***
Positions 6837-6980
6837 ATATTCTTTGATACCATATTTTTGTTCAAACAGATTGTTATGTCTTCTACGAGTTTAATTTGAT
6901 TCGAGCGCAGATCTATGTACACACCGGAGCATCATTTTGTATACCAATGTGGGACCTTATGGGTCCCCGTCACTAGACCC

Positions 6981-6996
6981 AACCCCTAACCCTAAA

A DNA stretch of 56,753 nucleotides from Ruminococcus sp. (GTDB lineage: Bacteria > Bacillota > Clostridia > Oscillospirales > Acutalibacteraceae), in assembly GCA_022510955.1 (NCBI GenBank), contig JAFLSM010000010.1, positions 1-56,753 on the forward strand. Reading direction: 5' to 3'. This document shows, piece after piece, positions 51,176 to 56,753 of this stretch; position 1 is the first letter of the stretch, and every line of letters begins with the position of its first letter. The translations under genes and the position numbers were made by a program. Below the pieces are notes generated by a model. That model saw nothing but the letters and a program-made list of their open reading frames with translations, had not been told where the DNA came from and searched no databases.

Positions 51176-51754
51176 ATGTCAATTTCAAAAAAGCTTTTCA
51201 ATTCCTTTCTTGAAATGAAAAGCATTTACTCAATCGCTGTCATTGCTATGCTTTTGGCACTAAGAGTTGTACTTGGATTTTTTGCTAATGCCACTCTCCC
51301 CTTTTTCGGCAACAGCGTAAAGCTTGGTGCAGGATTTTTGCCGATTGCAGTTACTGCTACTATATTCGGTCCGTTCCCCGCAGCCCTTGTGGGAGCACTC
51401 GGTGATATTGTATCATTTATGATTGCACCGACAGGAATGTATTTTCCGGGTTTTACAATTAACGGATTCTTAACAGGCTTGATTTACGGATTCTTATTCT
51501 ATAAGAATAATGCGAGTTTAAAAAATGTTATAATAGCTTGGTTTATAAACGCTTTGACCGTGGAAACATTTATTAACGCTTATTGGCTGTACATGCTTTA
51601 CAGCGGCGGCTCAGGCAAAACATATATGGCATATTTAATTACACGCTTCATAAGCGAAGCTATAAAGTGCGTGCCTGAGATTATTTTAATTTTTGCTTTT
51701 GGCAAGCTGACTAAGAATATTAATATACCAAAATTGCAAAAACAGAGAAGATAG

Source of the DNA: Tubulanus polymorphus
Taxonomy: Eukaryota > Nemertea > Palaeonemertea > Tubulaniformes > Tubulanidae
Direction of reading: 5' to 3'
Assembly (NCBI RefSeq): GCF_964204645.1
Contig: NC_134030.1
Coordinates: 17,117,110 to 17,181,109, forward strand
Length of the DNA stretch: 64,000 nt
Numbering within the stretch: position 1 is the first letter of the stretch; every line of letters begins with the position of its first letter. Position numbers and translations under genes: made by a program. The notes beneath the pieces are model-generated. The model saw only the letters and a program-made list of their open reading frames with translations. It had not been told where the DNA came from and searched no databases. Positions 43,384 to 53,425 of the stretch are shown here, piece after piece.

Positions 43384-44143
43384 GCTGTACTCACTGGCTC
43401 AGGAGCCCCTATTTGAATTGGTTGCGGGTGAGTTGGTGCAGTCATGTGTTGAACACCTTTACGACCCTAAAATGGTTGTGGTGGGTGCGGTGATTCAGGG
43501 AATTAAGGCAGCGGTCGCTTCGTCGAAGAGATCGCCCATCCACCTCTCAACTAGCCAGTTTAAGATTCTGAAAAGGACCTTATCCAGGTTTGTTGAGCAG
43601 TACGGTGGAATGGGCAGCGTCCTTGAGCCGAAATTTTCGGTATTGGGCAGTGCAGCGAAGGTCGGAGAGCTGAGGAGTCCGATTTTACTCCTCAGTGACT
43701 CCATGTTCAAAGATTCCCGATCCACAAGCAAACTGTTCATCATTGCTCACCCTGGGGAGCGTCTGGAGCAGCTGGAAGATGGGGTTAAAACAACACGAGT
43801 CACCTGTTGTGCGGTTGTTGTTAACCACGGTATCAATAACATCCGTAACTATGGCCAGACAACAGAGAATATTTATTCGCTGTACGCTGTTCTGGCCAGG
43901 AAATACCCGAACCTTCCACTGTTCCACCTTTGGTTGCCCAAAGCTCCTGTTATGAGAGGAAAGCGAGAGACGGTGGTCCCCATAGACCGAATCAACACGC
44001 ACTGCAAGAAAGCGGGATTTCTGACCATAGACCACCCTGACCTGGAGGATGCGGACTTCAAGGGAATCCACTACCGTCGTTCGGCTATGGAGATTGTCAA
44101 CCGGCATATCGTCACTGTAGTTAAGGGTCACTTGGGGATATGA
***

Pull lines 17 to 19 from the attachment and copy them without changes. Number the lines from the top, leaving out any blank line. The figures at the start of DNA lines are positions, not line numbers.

Direction of reading: 5' to 3'
Assembly (NCBI RefSeq): GCF_964204645.1
Contig: NC_134030.1